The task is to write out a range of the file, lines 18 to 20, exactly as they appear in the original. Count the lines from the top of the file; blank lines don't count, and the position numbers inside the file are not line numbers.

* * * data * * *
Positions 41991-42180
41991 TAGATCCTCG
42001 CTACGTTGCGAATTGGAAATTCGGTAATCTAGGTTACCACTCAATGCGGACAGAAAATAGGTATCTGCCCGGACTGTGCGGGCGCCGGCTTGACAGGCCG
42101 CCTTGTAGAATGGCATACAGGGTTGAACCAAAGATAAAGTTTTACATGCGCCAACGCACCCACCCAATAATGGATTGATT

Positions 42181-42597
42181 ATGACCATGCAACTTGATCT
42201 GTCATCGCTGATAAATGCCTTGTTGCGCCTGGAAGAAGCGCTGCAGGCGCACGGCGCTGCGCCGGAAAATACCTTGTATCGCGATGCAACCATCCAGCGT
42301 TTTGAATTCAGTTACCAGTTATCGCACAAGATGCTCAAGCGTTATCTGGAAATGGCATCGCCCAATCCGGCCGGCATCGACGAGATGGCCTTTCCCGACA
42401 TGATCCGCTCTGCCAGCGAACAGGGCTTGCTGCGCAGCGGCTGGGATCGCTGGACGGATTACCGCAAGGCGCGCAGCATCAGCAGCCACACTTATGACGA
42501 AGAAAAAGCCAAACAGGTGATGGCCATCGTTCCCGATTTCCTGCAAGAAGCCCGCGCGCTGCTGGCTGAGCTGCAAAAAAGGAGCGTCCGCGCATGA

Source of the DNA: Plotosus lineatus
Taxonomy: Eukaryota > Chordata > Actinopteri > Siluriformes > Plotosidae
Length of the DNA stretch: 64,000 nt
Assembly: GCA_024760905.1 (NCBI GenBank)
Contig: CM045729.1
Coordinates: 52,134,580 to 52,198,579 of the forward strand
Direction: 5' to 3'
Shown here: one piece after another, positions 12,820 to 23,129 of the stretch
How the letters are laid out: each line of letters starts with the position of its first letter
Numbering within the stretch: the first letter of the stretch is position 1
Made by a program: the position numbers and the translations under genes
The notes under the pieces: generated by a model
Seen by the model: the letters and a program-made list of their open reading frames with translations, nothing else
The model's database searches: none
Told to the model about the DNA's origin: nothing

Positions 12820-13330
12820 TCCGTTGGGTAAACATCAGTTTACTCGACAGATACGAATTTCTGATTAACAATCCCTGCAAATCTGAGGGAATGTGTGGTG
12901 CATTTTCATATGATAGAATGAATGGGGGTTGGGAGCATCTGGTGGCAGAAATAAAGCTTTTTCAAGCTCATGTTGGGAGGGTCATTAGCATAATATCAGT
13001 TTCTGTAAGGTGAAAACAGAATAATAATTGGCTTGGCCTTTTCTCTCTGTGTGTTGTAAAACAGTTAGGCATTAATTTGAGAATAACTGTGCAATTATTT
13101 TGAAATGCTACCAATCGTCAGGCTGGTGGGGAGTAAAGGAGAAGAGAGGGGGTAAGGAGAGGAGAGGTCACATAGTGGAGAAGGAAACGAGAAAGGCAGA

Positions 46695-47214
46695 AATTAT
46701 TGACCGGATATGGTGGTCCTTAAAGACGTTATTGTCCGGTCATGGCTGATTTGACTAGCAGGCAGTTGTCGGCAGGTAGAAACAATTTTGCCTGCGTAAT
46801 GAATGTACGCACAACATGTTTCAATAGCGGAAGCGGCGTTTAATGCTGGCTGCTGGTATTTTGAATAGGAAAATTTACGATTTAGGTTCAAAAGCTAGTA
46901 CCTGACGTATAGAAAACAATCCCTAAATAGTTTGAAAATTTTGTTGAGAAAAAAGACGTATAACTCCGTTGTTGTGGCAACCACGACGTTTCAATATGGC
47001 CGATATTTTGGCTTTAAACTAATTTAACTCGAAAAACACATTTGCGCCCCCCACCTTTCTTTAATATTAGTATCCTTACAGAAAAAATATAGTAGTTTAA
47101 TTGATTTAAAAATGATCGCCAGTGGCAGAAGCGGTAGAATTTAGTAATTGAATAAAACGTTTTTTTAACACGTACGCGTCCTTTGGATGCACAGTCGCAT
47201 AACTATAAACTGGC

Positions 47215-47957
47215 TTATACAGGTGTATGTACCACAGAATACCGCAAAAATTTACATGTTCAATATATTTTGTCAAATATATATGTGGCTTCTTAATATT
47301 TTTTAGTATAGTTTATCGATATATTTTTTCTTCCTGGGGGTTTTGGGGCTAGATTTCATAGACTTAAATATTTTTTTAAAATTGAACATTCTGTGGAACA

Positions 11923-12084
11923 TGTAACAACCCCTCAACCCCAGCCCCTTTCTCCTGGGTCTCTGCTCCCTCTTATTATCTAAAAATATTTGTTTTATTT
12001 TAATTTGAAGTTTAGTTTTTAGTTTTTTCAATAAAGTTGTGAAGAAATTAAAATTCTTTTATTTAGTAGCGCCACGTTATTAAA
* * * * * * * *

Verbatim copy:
Shown here: one piece after another, positions 12,820 to 23,129 of the stretch
How the letters are laid out: each line of letters starts with the position of its first letter
Numbering within the stretch: the first letter of the stretch is position 1